Before we explore the concept of a handler further, let's take a look at Conn. As mentioned above, Conn represents both the request and response, as well as any data your application associates with that request-response cycle.

🧑‍🎓 Advanced aside: Although the naming of Conn is directly borrowed from Elixir's plug and therefore also Phoenix, it does in fact also own (in the rust sense) the singular TcpStream that represents the connection with the http client, and dropping a Conn will also disconnect the client as a result.

The rustdocs for Conn contain the full details for all of the things you can do with a conn.

Returning Conn

In general, because you'll be returning Conn from handlers, it supports a chainable (fluent) interface for setting properties, like:

    .with_response_header("content-type", "application/something-custom")
    .with_body("this is my custom body")

Accessing http request properties

Conn also contains read-only properties like request headers, request path, and request method, each of which have getter associated functions.

Default Response

The default response for a Conn is a 404 with no response body, so it is always valid to return the Conn from a handler unmodified (|conn: Conn| async move { conn } is the simplest valid handler).


In addition to holding the request properties and accumulating the response your application is going to send, a Conn also serves as a data structure for any information your application needs to associate with that request. This is especially valuable for communicating between handlers, and most core handlers are implemented using conn state. One important caveat to is that each Conn can only contain exactly one of each type, so it is highly recommended that you only store types that you define in state.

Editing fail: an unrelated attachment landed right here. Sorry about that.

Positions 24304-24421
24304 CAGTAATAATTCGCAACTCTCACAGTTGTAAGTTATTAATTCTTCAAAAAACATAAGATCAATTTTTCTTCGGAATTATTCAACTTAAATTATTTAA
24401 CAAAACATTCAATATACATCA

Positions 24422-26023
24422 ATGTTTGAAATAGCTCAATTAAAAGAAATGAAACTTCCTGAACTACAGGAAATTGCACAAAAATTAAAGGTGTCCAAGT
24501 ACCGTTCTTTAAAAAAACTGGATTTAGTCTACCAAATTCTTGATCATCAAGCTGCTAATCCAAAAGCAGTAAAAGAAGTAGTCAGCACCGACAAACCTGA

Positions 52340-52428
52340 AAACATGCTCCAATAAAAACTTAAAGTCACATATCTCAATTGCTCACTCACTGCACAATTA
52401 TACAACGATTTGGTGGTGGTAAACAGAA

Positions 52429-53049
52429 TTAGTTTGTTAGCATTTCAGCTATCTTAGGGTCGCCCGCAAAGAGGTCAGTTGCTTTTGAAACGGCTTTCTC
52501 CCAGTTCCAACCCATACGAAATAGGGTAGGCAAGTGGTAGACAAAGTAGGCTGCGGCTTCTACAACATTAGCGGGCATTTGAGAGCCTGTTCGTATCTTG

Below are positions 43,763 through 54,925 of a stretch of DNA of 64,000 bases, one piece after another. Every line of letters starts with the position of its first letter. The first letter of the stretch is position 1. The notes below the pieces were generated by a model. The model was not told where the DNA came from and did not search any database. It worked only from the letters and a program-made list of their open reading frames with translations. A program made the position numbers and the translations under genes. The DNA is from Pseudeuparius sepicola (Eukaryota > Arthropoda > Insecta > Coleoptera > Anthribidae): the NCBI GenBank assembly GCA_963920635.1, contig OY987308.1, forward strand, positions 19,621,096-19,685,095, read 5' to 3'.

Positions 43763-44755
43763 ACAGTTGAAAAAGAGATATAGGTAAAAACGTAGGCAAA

🌊 Comparison with Tide: Tide has three different types of state: Server state, request state, and response state. In Trillium, server state is achieved using the trillium::State handler, which holds any type that is Clone and puts a clone of it into the state of each Conn that passes through the handler.

Extending Conn

It is a very common pattern in trillium for libraries to extend Conn in order to provide additional functionality1. The Conn interface does not provide support for sessions, cookies, route params, or many other building blocks that other frameworks build into the core types. Instead, to use sessions as an example, trillium_sessions provides a SessionConnExt trait which provides associated functions for Conn that offer session support. In general, handlers that put data into conn state also will provide convenience functions for accessing that state, and will export a [Something]ConnExt trait.

1 🧑‍🎓 see library_patterns for an example of authoring one of these